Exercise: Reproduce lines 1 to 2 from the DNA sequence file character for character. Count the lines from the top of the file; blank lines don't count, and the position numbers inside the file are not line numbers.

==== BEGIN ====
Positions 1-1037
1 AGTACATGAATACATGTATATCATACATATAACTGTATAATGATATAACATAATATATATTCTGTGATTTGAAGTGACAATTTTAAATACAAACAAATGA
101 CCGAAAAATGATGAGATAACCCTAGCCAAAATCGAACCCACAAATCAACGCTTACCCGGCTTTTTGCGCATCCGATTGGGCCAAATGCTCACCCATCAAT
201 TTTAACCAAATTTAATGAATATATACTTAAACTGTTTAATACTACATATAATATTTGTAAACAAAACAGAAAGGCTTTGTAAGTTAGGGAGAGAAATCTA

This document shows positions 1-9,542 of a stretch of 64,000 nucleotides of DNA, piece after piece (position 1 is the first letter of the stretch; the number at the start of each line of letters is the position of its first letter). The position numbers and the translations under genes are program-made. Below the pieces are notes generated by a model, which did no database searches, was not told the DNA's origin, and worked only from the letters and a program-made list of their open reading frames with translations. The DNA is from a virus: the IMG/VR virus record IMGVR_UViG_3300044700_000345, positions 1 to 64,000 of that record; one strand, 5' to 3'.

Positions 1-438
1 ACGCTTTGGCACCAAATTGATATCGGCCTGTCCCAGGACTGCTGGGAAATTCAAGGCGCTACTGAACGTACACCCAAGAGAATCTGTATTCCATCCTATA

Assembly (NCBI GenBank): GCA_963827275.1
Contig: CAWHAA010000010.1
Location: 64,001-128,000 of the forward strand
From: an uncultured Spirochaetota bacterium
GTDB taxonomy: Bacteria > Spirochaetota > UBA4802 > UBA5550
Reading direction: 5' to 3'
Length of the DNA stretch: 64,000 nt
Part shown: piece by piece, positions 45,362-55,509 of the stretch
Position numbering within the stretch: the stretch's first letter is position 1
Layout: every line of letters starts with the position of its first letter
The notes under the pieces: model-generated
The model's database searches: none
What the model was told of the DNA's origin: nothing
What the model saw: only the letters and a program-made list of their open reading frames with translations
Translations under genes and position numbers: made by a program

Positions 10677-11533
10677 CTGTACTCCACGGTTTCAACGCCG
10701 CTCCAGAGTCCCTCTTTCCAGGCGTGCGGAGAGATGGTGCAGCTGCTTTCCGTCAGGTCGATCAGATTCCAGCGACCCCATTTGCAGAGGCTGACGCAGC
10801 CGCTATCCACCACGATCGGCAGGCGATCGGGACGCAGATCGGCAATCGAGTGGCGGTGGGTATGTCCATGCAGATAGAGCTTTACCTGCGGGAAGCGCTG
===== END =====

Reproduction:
Positions 1-1037
1 AGTACATGAATACATGTATATCATACATATAACTGTATAATGATATAACATAATATATATTCTGTGATTTGAAGTGACAATTTTAAATACAAACAAATGA